In international criminal law, personal guilt is a basic prerequisite for criminal liability. A guilty verdict requires at least a psychological relation between the actor and the act, i.e., the actor must fulfil the actus reus of the offence with intent and knowledge. It is, however, a contested issue if this also means that the defendant must have been aware of the criminality of his action. At first glance, the ICC Statute seems to answer this question in the negative: it adopts a narrow understanding of the mens rea requirement which does not include, as a rule, consciousness of the legal wrong, and admits mistakes of law as a valid defence only if they – by way of an exception – negate the required mens rea. This restrictive approach does not, however, have a solid basis in comparative law. Moreover, given the complexity of at least some war crime provisions it seems highly questionable to punish persons who honestly but wrongfully believe that their conduct is lawful without taking into account whether they can be blamed for their ignorance of the law. Rather, the principle of personal guilt understood in a broad and comprehensive sense calls for a more flexible approach towards mistakes of law having due regard to the reasonableness or avoidability of the misconception.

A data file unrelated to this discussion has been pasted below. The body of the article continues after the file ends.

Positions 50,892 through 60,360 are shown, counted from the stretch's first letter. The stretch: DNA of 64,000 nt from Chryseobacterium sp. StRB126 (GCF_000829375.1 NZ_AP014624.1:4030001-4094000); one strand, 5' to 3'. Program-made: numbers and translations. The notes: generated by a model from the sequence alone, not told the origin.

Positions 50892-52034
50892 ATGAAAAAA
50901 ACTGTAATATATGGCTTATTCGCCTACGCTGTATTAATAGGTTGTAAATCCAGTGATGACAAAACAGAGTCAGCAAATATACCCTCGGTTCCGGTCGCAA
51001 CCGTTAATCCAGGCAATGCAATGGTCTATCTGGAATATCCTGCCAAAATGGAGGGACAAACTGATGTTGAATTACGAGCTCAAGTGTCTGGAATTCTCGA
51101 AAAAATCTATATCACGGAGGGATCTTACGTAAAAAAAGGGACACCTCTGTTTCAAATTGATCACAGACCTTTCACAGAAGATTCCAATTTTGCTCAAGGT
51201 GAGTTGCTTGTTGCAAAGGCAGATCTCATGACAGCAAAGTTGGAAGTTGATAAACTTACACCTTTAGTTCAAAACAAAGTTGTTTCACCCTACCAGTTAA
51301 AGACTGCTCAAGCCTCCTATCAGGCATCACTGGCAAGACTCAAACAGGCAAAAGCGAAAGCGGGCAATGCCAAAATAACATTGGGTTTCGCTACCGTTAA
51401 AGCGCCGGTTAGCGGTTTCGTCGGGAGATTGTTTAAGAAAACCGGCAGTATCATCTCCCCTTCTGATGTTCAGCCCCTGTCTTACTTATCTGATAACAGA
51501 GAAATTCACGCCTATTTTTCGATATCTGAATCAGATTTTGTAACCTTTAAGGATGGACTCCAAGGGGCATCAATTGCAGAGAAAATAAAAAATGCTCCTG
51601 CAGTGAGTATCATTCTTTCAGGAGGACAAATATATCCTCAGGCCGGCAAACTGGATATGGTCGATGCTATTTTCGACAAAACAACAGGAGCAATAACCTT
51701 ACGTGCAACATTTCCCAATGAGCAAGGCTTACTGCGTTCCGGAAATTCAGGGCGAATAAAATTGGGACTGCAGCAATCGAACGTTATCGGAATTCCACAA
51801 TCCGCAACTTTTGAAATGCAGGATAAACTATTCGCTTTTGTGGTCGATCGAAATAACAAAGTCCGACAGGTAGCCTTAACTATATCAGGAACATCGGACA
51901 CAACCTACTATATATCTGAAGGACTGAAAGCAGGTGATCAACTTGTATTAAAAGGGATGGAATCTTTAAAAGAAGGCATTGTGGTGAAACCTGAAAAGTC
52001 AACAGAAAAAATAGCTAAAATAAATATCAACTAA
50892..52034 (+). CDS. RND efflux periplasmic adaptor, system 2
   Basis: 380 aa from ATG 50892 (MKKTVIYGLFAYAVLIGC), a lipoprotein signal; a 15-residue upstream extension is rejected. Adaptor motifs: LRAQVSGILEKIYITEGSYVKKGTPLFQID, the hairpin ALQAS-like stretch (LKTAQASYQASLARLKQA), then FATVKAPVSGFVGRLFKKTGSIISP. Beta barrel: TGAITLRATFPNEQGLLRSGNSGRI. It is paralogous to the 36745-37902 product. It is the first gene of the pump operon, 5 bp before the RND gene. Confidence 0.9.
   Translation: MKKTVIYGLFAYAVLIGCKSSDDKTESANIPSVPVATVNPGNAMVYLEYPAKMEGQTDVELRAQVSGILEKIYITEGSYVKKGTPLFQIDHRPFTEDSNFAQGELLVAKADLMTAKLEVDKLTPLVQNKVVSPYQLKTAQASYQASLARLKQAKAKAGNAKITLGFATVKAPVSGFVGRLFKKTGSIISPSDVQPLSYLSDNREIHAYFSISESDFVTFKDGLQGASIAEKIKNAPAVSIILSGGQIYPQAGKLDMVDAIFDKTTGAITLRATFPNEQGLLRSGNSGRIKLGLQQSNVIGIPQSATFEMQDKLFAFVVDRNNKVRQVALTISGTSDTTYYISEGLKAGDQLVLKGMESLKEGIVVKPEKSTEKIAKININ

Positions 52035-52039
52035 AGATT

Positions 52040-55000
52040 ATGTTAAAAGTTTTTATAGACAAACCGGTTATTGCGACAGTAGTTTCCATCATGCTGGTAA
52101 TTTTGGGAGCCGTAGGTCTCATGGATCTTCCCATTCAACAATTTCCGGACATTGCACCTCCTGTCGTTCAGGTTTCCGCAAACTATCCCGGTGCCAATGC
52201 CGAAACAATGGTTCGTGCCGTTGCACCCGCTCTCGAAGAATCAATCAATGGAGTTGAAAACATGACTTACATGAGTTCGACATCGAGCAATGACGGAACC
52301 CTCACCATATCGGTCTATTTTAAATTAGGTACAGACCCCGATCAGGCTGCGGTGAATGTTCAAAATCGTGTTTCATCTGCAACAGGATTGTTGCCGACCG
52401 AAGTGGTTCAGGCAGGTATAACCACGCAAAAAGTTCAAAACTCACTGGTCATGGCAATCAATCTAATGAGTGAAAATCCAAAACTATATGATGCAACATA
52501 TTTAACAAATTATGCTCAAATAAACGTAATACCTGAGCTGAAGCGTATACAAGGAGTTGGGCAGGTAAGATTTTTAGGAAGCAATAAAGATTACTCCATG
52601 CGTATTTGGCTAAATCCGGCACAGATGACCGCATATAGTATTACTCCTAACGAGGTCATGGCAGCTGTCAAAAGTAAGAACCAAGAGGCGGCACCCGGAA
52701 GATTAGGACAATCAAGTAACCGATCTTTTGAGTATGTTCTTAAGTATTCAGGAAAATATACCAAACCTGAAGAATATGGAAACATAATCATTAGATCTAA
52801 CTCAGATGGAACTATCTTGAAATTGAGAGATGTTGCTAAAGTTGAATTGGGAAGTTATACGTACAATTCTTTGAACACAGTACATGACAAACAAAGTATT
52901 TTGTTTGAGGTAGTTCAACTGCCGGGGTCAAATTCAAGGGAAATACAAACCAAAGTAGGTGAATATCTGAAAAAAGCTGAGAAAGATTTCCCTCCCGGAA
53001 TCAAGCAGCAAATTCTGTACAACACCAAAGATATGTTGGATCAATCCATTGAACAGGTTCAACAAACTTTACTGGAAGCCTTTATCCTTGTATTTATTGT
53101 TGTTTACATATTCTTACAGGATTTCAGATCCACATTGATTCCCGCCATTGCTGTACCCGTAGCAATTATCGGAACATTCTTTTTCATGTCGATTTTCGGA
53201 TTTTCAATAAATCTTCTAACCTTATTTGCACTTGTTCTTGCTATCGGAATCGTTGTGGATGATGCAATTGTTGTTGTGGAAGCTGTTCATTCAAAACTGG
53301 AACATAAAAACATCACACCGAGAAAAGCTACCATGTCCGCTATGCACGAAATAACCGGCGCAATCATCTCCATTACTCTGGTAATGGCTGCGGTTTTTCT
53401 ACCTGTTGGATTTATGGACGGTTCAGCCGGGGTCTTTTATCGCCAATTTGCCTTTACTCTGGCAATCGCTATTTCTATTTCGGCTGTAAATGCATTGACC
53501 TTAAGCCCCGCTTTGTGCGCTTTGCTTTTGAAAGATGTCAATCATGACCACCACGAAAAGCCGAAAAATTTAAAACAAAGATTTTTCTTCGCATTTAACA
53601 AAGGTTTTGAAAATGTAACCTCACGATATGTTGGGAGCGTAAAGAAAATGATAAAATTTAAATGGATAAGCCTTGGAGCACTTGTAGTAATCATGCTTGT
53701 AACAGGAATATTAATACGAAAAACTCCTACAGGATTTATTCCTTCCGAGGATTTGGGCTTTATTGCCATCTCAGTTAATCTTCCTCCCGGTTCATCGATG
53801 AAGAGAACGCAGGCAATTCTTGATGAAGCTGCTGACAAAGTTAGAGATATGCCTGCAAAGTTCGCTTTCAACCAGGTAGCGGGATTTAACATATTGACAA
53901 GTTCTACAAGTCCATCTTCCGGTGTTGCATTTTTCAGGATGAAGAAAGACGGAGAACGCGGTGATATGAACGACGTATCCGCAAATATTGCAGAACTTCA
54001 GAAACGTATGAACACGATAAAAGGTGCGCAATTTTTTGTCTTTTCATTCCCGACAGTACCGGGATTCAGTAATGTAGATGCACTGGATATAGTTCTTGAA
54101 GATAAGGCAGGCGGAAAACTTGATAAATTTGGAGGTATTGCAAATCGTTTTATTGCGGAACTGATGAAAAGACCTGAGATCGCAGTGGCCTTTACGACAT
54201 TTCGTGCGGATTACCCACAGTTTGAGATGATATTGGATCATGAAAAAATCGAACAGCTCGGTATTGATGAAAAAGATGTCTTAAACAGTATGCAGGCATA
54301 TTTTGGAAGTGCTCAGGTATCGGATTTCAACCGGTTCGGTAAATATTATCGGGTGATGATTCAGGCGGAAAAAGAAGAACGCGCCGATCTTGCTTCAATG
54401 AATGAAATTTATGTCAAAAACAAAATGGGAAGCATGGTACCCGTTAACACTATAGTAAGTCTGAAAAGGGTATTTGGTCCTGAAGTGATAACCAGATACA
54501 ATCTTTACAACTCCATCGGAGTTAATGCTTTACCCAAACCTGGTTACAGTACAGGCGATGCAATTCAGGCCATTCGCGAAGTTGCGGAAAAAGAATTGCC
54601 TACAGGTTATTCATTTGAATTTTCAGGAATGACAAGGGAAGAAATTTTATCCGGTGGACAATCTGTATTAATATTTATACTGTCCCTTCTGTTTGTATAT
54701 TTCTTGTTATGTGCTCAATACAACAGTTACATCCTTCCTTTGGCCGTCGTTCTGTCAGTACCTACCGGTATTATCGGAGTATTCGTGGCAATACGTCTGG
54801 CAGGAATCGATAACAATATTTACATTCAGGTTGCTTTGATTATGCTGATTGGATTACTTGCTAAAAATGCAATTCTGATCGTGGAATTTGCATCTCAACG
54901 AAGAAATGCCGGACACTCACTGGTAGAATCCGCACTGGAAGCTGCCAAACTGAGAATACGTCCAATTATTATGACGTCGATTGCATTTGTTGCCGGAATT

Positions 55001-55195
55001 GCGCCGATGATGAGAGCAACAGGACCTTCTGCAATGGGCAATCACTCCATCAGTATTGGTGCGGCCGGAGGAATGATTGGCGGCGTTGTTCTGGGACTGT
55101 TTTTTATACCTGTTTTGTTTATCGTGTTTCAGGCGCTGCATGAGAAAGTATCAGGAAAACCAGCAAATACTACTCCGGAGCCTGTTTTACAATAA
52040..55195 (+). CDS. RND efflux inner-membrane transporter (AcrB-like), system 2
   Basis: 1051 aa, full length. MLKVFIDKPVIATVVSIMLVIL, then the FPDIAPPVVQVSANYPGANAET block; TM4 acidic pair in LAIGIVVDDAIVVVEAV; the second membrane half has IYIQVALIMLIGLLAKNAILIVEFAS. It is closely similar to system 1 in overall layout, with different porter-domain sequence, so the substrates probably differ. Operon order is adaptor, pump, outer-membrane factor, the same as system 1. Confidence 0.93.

How to Cite:
Bock, S., (2013). The Prerequisite of Personal Guilt and the Duty to Know the Law in the Light of Article 32 ICC Statute. Utrecht Law Review. 9(4), pp.184–197. DOI: http://doi.org/10.18352/ulr.249